Well, duh. Considering that the whole play is happening because Prometheus stole fire, it's not surprising that "fire" is an important symbol.
It's so important that it both starts and ends the play. In very first speech, the god of Power reminds Hephaestus that they're binding Prometheus to the rock because he stole "the gleam of fire that makes all skills attainable" (7-8). At the end, when Zeus begins tearing up the sky and earth as a little preview of the intense suffering he's about to inflict on Prometheus, "fiery twists/ of lightning shine out" (1083-1084).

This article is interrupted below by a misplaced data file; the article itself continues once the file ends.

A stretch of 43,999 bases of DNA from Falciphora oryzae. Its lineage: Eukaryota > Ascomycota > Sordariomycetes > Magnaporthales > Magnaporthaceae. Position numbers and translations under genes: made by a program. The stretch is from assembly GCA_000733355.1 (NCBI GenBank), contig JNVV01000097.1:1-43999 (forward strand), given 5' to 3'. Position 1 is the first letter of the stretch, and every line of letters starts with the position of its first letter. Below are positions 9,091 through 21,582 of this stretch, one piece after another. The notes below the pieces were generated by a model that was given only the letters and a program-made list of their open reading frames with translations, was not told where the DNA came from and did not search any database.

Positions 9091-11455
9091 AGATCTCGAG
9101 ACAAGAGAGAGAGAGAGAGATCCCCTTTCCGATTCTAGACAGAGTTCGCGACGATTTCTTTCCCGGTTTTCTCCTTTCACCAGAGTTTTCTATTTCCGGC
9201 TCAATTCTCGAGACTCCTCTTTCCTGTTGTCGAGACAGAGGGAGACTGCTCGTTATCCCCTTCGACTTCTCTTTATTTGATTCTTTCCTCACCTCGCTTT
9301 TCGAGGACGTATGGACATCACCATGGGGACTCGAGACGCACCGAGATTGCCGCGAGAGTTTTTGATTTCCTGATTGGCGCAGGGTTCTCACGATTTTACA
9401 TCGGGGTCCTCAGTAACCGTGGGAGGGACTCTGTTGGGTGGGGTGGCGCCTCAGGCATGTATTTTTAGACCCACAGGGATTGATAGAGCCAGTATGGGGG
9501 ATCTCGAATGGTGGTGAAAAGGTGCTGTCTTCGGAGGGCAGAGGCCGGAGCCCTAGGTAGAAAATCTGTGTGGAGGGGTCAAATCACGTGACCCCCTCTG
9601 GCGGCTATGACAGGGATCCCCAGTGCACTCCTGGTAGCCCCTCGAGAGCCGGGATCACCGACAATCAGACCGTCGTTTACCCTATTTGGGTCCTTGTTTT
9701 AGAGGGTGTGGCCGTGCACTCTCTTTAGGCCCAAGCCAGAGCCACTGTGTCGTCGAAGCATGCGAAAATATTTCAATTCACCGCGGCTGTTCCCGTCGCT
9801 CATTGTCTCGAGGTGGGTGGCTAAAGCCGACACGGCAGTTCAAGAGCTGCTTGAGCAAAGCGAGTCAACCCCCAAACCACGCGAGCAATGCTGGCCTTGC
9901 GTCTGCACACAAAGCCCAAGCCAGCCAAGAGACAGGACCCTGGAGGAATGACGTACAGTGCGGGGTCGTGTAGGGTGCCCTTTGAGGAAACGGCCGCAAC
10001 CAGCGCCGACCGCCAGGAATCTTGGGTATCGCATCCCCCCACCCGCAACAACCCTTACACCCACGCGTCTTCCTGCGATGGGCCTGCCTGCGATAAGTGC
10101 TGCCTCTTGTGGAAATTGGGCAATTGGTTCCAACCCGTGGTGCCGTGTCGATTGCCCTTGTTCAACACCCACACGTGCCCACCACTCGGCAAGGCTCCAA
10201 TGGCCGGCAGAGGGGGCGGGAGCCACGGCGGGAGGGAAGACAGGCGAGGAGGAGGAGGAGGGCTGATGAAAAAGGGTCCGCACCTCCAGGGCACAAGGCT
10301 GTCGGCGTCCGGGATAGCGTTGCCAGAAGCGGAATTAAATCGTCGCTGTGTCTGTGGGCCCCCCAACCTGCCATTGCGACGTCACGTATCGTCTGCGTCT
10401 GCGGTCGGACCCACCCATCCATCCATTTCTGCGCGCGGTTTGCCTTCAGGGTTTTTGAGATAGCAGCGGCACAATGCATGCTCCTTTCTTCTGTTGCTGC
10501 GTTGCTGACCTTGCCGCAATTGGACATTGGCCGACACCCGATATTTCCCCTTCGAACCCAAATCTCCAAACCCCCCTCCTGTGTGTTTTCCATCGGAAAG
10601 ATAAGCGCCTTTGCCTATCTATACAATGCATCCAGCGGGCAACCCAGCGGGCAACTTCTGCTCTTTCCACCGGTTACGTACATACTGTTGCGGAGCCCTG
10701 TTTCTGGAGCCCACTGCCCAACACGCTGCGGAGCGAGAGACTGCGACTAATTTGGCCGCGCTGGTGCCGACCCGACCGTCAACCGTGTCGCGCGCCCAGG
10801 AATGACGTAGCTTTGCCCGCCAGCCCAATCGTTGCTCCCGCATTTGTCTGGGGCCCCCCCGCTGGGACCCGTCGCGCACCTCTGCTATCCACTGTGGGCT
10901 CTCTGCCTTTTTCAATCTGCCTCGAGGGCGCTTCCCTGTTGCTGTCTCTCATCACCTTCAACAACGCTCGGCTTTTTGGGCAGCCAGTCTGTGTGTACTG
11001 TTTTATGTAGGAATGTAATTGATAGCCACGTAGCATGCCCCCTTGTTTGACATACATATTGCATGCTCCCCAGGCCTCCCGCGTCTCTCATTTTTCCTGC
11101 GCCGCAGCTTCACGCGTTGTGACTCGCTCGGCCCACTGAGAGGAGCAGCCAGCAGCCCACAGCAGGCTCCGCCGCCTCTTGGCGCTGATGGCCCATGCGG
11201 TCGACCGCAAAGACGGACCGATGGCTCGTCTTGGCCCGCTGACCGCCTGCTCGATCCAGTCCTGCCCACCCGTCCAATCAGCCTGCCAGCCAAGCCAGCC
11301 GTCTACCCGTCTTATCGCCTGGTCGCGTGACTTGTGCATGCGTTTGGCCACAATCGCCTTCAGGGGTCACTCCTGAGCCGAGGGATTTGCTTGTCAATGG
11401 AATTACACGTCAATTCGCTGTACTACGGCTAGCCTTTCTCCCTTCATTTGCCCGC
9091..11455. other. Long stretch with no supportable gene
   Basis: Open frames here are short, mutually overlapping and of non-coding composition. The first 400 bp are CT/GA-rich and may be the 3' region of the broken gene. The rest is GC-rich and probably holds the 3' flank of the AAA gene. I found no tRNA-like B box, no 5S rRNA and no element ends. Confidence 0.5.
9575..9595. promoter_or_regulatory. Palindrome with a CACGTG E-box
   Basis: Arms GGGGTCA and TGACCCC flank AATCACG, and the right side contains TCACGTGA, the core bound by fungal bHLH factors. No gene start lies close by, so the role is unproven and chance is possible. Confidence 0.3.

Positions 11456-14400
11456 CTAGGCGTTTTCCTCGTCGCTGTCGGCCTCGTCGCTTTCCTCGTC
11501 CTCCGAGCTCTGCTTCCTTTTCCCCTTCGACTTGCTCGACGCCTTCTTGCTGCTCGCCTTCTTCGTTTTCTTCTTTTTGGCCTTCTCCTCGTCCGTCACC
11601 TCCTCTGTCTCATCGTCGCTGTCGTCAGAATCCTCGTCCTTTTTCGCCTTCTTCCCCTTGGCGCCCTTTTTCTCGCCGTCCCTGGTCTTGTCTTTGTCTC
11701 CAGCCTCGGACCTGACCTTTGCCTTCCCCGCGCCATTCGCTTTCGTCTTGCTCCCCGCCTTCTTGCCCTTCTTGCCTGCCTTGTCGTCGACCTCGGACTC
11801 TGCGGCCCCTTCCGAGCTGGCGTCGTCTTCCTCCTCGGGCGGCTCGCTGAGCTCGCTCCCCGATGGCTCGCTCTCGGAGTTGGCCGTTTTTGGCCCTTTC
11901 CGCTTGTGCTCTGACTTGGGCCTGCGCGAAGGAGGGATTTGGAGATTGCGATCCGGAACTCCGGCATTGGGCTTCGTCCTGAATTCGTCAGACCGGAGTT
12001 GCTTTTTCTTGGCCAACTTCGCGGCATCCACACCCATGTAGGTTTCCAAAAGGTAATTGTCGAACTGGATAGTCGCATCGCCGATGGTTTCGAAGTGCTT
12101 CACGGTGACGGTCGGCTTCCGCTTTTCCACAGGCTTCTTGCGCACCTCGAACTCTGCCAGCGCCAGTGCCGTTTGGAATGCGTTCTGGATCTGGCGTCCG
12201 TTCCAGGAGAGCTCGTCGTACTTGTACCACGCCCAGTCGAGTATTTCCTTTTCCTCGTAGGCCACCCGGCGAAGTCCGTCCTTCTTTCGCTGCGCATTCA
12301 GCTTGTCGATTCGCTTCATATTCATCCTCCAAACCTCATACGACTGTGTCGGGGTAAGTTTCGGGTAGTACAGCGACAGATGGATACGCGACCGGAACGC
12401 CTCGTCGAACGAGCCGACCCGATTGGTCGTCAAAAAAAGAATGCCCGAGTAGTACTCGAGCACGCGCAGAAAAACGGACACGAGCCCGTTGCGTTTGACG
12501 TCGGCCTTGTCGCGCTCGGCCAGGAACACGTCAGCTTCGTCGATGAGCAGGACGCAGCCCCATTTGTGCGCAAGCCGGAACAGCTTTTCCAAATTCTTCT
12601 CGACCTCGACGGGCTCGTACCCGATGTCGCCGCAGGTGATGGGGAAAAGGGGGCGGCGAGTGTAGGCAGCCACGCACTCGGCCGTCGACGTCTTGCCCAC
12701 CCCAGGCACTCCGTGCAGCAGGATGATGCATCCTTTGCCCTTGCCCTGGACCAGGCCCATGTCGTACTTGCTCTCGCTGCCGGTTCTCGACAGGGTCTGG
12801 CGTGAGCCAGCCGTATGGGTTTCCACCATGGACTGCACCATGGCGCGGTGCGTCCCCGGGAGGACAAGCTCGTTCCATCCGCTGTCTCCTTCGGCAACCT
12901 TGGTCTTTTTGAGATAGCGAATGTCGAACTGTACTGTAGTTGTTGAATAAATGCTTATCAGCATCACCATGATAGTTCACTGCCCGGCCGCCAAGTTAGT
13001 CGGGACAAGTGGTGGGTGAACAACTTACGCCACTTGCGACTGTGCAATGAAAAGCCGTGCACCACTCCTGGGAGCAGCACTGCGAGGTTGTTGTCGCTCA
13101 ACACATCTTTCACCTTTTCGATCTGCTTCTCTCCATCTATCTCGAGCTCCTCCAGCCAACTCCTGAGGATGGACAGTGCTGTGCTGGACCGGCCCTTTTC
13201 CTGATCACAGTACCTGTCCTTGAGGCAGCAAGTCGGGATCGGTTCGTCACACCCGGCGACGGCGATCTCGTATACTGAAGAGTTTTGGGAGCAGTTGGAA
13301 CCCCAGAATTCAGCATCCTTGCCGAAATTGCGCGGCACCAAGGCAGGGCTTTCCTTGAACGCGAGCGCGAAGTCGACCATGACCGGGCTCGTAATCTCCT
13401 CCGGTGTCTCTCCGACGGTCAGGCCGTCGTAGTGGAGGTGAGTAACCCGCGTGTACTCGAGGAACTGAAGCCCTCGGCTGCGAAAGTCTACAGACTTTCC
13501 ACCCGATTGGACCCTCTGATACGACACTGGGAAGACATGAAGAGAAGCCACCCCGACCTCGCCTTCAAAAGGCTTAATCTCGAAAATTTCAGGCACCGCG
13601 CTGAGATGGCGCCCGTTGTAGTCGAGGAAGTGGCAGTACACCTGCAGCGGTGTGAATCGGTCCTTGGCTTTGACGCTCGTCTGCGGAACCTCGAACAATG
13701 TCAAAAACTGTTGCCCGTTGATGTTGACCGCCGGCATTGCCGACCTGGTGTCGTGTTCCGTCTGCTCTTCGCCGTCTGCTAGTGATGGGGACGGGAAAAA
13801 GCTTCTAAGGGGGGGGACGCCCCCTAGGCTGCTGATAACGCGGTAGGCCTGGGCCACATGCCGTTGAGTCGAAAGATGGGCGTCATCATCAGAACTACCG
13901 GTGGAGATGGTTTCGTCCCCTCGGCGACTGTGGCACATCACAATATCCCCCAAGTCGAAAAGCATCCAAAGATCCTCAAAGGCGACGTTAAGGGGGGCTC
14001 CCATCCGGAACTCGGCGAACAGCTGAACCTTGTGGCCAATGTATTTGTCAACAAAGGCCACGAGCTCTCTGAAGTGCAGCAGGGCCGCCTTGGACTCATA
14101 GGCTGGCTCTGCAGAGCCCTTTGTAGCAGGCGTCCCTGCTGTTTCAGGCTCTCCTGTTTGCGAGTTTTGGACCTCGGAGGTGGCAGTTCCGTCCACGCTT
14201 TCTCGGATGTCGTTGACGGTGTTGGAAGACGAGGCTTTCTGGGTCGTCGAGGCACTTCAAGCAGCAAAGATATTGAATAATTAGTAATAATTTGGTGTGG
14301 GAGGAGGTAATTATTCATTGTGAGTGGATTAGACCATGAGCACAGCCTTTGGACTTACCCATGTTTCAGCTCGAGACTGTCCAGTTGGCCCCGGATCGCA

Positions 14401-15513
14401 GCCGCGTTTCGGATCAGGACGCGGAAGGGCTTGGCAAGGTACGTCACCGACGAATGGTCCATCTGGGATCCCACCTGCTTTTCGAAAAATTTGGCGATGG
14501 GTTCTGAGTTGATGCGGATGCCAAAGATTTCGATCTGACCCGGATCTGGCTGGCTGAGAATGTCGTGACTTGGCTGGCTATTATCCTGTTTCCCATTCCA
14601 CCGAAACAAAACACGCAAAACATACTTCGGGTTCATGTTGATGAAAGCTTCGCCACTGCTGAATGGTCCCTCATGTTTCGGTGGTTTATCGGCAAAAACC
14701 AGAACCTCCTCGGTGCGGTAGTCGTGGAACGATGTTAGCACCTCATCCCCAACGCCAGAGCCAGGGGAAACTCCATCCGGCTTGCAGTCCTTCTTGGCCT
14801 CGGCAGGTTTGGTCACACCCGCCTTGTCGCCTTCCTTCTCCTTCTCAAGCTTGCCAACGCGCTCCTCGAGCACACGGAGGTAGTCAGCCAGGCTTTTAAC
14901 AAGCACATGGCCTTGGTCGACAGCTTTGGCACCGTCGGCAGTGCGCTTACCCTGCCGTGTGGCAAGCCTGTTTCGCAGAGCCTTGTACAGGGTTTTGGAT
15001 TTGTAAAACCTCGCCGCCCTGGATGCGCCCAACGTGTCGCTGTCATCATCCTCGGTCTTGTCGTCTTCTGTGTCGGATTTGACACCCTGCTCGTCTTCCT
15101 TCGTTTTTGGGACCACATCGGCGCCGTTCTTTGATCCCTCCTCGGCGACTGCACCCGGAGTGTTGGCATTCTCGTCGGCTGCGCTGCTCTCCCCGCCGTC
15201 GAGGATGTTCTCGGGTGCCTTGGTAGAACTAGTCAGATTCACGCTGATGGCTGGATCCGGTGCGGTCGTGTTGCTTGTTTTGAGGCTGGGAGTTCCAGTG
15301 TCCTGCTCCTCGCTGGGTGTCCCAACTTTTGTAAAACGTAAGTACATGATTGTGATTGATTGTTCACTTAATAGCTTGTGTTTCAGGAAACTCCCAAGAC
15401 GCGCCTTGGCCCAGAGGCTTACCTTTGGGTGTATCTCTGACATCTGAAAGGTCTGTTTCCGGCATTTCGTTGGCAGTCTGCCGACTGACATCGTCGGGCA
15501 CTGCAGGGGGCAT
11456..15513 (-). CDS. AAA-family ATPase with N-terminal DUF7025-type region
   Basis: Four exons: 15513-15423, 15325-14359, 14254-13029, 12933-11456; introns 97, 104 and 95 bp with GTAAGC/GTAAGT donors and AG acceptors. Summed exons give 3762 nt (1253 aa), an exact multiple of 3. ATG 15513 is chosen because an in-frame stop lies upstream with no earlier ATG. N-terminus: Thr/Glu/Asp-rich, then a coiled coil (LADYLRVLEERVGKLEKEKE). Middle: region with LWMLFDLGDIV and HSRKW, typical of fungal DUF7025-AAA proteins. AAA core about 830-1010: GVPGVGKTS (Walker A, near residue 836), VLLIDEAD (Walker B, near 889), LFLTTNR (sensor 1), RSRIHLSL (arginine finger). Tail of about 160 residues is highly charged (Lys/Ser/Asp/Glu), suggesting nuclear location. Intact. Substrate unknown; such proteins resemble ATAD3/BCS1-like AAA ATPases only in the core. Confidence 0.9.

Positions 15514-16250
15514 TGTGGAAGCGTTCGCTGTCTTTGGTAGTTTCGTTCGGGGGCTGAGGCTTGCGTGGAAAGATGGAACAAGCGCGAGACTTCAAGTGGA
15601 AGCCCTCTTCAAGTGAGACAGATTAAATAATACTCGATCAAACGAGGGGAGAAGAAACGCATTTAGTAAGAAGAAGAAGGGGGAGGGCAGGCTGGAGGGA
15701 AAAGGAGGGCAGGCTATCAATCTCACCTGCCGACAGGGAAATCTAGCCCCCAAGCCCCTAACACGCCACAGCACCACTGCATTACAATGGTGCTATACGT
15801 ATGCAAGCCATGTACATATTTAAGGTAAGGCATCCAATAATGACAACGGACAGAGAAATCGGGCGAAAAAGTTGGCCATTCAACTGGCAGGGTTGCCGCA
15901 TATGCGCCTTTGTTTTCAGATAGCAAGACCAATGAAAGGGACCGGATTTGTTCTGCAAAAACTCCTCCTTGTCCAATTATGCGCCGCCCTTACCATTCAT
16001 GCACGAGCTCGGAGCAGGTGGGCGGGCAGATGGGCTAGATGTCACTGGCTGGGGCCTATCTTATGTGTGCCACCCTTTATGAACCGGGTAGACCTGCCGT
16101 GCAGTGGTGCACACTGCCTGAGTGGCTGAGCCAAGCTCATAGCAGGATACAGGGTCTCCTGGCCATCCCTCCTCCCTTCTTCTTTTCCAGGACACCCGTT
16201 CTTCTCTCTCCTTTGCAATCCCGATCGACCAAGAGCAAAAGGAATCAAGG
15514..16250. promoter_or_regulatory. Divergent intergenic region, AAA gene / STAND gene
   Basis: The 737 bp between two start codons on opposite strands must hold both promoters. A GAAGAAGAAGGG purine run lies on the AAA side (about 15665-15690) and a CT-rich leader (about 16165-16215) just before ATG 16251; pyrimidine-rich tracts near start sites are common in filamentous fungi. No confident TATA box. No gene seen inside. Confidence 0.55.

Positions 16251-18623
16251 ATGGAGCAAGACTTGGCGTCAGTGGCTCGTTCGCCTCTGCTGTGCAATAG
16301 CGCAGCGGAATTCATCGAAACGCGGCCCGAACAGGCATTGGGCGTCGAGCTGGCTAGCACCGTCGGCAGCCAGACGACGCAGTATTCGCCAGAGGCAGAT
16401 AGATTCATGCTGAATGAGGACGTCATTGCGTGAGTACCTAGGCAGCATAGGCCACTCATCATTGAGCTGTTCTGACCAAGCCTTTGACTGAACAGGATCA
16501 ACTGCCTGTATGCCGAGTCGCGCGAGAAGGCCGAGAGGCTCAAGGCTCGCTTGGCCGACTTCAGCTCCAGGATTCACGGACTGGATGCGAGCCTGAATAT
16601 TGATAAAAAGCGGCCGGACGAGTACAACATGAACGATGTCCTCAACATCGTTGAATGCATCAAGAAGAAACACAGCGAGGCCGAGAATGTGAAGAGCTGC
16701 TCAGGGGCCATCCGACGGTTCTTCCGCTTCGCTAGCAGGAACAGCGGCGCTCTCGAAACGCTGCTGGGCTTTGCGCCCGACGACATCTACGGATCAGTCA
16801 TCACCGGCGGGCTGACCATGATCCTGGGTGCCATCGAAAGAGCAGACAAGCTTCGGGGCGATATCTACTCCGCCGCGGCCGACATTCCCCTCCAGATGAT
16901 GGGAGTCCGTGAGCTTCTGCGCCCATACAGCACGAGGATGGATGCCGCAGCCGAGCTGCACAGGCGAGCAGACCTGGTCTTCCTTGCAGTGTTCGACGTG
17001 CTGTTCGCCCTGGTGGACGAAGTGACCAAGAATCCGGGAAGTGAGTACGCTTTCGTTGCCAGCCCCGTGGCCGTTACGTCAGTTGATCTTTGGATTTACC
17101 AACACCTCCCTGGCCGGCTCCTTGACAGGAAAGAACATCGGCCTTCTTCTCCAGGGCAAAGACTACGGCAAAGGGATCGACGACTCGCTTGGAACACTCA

So what's it all about? Well, fire represents the ability to transform one's environment—and to learn new skills for transforming it. When fire was the exclusive property of the gods, it symbolized the divine power to make the world do what you wanted it to do. When you think about it, that's pretty major. Fire makes us separate from the natural world: because of fire, we can stay up late to write our masterpieces, cook delicious steaks (or veggie burritos), and send rockets to Mars. That sounds pretty godlike to us.
When Zeus's fiery lightning flashes in the heavens at the end of the play, it's both a demonstration of his own power, and a reminder that his power isn't unique anymore. Fire doesn't divide men from gods; it brings them together. Pretty cool.